Matching and intersection of PostgreSQL JSONB

PostgreSQL has supported JSONB for more than ten years. Over the past ten years, the community has provided many powerful functions for JSONB. Personally, matching is the most commonly used operation  @> .

If JSON data is regarded as an abstract syntax tree (AST), this operator determines whether the right parameter is a subgraph of the left parameter.

There should be a diagram here, but there is a data set temporarily at the weekend, so there is no time to find the right tool. To give a few examples, the following example gets true, which should be well understood:

select '{"a": 1, "b": 2, "c": 3}'::jsonb @> '{"b":2}' ;
--------------
t

It can also match more complex situations. The following example is also true:

select '{"a": 1, "b": 2, "c": {"value": 3}}'::jsonb @> '{"c":{"value": 3}}';
 ?column?
----------
 t
(1 row)

The following example may be a little confused for new users, but it also fits the rule well:

select '{"a": 1, "b": 2, "c": {"value": 3}}'::jsonb @> '{"c":{}}';
 ?column?
----------
 t
(1 row)

However, it should be noted that the result of the following example is false:

select '{"a": 1, "b": 2, "c": {"value": 3}}'::jsonb @> '{"c":[]}';
 ?column?
----------
 f
(1 row)

It's not hard to understand, {}   and   []   Unequal.

The following example is interesting:

select '{"a": 1, "b": 2, "c": {"value": [1, 2, 3]}}'::jsonb @> '{"c":{"value": [2]}}';
 ?column?
----------
 t
(1 row)

It should be noted here that when comparing whether one JSON array matches the other, it does not require the order of the two arrays to be equal, as long as the right is the true subset on the left:

select '{"a": 1, "b": 2, "c": {"value": [1, 2, 3]}}'::jsonb @> '{"c":{"value": [2]}}';
 ?column?
----------
 t
(1 row)

select '{"a": 1, "b": 2, "c": {"value": [1, 2, 3]}}'::jsonb @> '{"c":{"value": [5, 2]}}';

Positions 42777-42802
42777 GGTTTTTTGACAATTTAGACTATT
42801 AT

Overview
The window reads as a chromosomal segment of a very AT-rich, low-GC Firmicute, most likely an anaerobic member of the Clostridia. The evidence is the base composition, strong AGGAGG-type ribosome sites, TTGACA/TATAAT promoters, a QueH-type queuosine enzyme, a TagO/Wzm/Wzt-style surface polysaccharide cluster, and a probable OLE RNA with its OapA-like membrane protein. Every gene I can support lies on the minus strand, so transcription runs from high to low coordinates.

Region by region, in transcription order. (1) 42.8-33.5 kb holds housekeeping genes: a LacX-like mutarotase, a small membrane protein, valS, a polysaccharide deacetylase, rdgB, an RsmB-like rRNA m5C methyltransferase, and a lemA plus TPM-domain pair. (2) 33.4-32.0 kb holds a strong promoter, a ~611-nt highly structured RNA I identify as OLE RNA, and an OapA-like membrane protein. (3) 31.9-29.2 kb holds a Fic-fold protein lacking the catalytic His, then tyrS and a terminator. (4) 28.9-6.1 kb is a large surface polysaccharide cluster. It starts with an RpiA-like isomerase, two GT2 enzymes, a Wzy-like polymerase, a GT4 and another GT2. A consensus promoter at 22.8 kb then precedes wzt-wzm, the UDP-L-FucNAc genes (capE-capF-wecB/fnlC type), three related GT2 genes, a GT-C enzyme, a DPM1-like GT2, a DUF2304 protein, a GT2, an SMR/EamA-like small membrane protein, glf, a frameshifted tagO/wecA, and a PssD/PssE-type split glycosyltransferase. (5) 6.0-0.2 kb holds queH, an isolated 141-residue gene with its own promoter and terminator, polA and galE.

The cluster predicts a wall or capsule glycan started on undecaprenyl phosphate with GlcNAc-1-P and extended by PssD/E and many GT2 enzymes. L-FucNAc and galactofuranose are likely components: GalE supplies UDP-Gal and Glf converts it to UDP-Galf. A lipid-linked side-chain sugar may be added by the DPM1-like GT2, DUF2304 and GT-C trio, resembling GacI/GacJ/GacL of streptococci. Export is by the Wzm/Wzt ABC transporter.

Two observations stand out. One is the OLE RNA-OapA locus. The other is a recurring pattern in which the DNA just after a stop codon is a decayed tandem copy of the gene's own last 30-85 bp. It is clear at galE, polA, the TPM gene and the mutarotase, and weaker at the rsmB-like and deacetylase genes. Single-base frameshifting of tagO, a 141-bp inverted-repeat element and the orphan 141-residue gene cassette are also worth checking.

?column?
----------
 f
(1 row)

select '{"a": 1, "b": 2, "c": {"value": [1, 2, 3]}}'::jsonb @> '{"c":{"value": [3, 2]}}';
 ?column?
----------
 t
(1 row)

This rule is in line with the inverted index of PostgreSQL, the gin index of PostgreSQL, the JSONB field type and the matching operation @ > and becomes a very powerful combination. In the past few years, I used to add a meta field of JSONB type to some important business tables and build a gin index on it

create index idx_xxx_meta on xxx using(gin);

Note the create index syntax when specifying the index type.

This design can solve many problems that are difficult to solve traditionally. For example, I can mark a tag list for each item. Taking an item with several tags is a simple matching query:

select xxx from data_table where meta @> '{"tags": ["tag1", "tagx", "tagy"]}'

With the help of gin index, the performance of this search is enough for conventional Internet applications.

Even my colleagues in the CSDN NLP group have discovered new usage. In a table that stores tree nodes, we save a meta field, in which there is a path list to store the path of the current field in the tree. Each item is   {"id": node_id, "title": something} and when we search for all child nodes under a node, including its inter generational child nodes, we only need to execute such a query:

select xxx from tree_node where meta @> '{"path": [{"id": node_id}]}'

Of course, this matching operation also has its limitations. It will succeed only when the right is the true subgraph on the left. For example, if I want to find any of my search terms in the tags list (that is, there is a non empty intersection between the two), this method will not work. At this point, we need another operator  ?|

select '["tag1", "tag2", "tag3"]'::jsonb ?| '{tag2, tag3}';
 ?column?
----------
 t
(1 row)

select '["tag1", "tag2", "tag3"]'::jsonb ?| '{tag2, tag3, tag5}';
 ?column?
----------
 t
(1 row)

select '["tag1", "tag2", "tag3"]'::jsonb ?| '{tag5}';
 ?column?
----------
 f
(1 row)

Note these examples. First, the operator on the right is no longer jsonb, but must be   text []. Secondly, it actually checks the key value -- that is, the value that can be stored through the gin index:

select '{"tag1":1, "tag2":2, "tag3":3}'::jsonb ?| '{tag5}';
 ?column?
----------
 f
(1 row)

select '{"tag1":1, "tag2":2, "tag3":3}'::jsonb ?| '{tag3}';
 ?column?
----------
 t
(1 row)

select '{"tag1":1, "tag2":2, "tag3":3}'::jsonb ?| '{tag3, tag1}';
 ?column?
----------
 t
(1 row)

PostgreSQL has supported JSON and JSONB for more than ten years. Each version is actively enhancing its JSON data processing ability. Even though I have actively explored and studied in recent ten years, I have no comprehensive understanding. This intersection operation was only noticed recently in the work of NLP group.

Tags: Database PostgreSQL csdn

Posted on Sat, 11 Sep 2021 15:17:49 -0400 by akano